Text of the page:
Guess what, sports fans. Yet another major US player is plunging into the OTT video market by launching a skinny bundle service designed to appeal to cost-conscious consumers and millennials.
Making good on the promise from its first-quarter earnings call last month, CenturyLink Inc. (NYSE: CTL), the third-largest US telco by subscribers, is introducing the beta version of its new OTT service with this website. Known as CenturyLink Stream, it joins an increasingly congested market for low-cost, skinny-bundle services, jostling against such already established services as Sling TV, PlayStation Vue, DirecTV Now, YouTube TV and Hulu Live. It will also compete in at least some markets against new streaming services introduced by large MSOs Comcast Corp. (Nasdaq: CMCSA, CMCSK) and Charter Communications Inc. (See CenturyLink Preps for OTT Plunge, The Skinny on Comcast's Skinny Bundle and Charter Dips Into Skinny TV With Stream.)
So, if you're keeping score at home, there are now at least eight major providers of skinny-bundle OTT packages in the US. And that doesn't even take into account whatever Verizon Communications Inc. (NYSE: VZ) is planning to do in the OTT space after closing its $4.5 billion purchase of Yahoo earlier this month. (See Verizon: OTT on Tap as Yahoo Deal Nears Close.)
How does CenturyLink plan to differentiate its service from all the rest of the streamers? For one thing, it's offering more channels than at least some of its rivals. In addition to a cloud DVR, CenturyLink Stream's basic "Ultimate" package features a lineup of nearly 50 channels, including NBC, ABC, USA, Disney Channel, Animal Planet, TLC, Discovery Network, ESPN, Freeform, Bravo, Food Network, ESPN, A&E, HGTV, Travel, History, Telemundo, Univision, UniMás and Galavision, among others. Other virtual multichannel video programming distributors (vMVPDs) like Sling TV offer as few as 20 channels.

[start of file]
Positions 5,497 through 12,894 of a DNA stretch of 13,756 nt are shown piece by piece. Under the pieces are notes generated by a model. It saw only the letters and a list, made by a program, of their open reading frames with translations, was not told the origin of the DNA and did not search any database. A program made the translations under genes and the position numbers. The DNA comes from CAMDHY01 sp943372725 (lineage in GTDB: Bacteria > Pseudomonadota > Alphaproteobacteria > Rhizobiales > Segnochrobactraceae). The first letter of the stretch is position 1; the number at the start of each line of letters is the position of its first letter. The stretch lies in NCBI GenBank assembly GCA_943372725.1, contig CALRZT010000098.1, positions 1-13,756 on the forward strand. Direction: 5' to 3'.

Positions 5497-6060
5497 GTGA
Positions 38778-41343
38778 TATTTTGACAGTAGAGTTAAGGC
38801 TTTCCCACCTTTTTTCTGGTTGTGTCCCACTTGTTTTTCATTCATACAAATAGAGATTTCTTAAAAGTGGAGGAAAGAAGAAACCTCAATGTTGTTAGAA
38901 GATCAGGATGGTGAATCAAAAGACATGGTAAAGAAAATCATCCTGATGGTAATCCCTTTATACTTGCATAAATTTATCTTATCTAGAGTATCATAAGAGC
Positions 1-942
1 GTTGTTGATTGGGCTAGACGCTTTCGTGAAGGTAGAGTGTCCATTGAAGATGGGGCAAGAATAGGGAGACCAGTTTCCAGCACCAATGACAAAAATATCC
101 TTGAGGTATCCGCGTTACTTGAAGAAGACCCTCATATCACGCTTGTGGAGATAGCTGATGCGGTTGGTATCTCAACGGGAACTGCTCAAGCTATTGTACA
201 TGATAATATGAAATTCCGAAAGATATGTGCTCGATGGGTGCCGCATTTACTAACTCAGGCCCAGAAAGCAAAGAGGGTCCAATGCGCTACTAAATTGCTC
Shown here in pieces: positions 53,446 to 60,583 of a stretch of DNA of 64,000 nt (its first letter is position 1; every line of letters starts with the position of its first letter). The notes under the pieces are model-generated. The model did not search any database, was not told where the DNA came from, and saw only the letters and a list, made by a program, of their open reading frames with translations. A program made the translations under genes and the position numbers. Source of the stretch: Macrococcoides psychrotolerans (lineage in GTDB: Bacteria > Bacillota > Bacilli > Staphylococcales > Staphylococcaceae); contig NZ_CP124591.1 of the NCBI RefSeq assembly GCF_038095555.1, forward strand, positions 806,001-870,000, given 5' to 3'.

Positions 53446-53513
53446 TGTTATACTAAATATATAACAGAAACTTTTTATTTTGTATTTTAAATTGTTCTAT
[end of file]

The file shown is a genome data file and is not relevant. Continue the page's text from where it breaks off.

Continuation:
But CenturyLink is charging more than many other vMVPDs for its somewhat fattened skinny bundle. The telco is launching the basic package with a price of $45 a month, although the monthly fee falls to $40 if bundled with the provider's broadband service. Other skinny-bundle services, such as Sling TV again and the new Charter TV Stream service, range as low as $20 a month, albeit for fewer channels.
CenturyLink is also seeking to stand out from at least the Comcast and Charter entries by offering its skinny bundle service nationwide, not just within its wired service footprint. In contrast, Comcast and Charter are both limiting their offerings to their cable footprints, at least for the time being.
In addition, CenturyLink hopes to make waves by offering a second baseline "Latino" package that costs just $15 per month. Besides the standard cloud DVR, this package features 27 Spanish-language channels, including Azteca, BeIn Sports, Discovery en Espanol, ViendoMovies and several Univision Networks, such as Univision Deportes Network, Galavision, Univision and UniMás.
Finally, similar to Sling TV, CenturyLink is aiming to score points with consumers and rake in more revenue by offering lots of add-on services and packages, including a Movies Extra mini-bundle for another $10 per month, a News & Info Extra mini-bundle for $5 per month, Lifestyle Extra for $5 per month, Pop Extra for $5 per month, Variety Extra for $5 per month, Kids & Family Extra for $5 per month, Disney Family Movies for $5 per month, Deportes Extra for $7 per month and Peliculas Extra for $7 per month. CenturyLink is also pitching a slew of channels on an ŕ la carte basis, including Showtime for an extra $9 per month, The Blaze ($4), DuckTV ($2), Fandor ($5), and Motor Trend ($5), as well as regional sports networks in select markets.
How much of a difference all these differentiators will actually make is anybody's guess. But there's clearly plenty of streaming dreaming going around these days.
— Alan Breznick, Cable/Video Practice Leader, Light Reading